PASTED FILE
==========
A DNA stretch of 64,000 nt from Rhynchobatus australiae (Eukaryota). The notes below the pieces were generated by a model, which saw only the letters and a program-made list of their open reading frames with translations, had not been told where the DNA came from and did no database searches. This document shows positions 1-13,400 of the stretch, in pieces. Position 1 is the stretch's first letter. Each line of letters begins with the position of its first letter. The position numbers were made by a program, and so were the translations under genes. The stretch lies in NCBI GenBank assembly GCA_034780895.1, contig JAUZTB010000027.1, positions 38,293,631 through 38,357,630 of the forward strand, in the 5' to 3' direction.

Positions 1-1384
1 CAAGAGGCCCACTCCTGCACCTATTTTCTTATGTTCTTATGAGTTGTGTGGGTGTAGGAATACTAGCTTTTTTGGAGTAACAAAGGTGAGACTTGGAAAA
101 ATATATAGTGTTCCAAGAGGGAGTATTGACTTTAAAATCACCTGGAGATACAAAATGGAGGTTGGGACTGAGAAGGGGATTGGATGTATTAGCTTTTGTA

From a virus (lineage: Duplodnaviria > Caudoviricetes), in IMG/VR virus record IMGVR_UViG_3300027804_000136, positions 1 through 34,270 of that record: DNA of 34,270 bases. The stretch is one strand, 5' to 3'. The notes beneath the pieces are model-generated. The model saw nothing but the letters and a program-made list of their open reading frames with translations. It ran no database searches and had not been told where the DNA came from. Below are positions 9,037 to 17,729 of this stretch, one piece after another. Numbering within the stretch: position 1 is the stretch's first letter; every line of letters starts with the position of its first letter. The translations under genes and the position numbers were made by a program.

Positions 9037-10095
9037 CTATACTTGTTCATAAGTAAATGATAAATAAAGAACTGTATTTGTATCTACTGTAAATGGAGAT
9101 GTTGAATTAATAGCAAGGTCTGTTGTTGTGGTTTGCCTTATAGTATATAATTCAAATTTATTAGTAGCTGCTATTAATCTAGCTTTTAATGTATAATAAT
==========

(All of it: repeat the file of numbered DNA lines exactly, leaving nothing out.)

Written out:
A DNA stretch of 64,000 nt from Rhynchobatus australiae (Eukaryota). The notes below the pieces were generated by a model, which saw only the letters and a program-made list of their open reading frames with translations, had not been told where the DNA came from and did no database searches. This document shows positions 1-13,400 of the stretch, in pieces. Position 1 is the stretch's first letter. Each line of letters begins with the position of its first letter. The position numbers were made by a program, and so were the translations under genes. The stretch lies in NCBI GenBank assembly GCA_034780895.1, contig JAUZTB010000027.1, positions 38,293,631 through 38,357,630 of the forward strand, in the 5' to 3' direction.

Positions 1-1384
1 CAAGAGGCCCACTCCTGCACCTATTTTCTTATGTTCTTATGAGTTGTGTGGGTGTAGGAATACTAGCTTTTTTGGAGTAACAAAGGTGAGACTTGGAAAA
101 ATATATAGTGTTCCAAGAGGGAGTATTGACTTTAAAATCACCTGGAGATACAAAATGGAGGTTGGGACTGAGAAGGGGATTGGATGTATTAGCTTTTGTA

From a virus (lineage: Duplodnaviria > Caudoviricetes), in IMG/VR virus record IMGVR_UViG_3300027804_000136, positions 1 through 34,270 of that record: DNA of 34,270 bases. The stretch is one strand, 5' to 3'. The notes beneath the pieces are model-generated. The model saw nothing but the letters and a program-made list of their open reading frames with translations. It ran no database searches and had not been told where the DNA came from. Below are positions 9,037 to 17,729 of this stretch, one piece after another. Numbering within the stretch: position 1 is the stretch's first letter; every line of letters starts with the position of its first letter. The translations under genes and the position numbers were made by a program.

Positions 9037-10095
9037 CTATACTTGTTCATAAGTAAATGATAAATAAAGAACTGTATTTGTATCTACTGTAAATGGAGAT
9101 GTTGAATTAATAGCAAGGTCTGTTGTTGTGGTTTGCCTTATAGTATATAATTCAAATTTATTAGTAGCTGCTATTAATCTAGCTTTTAATGTATAATAAT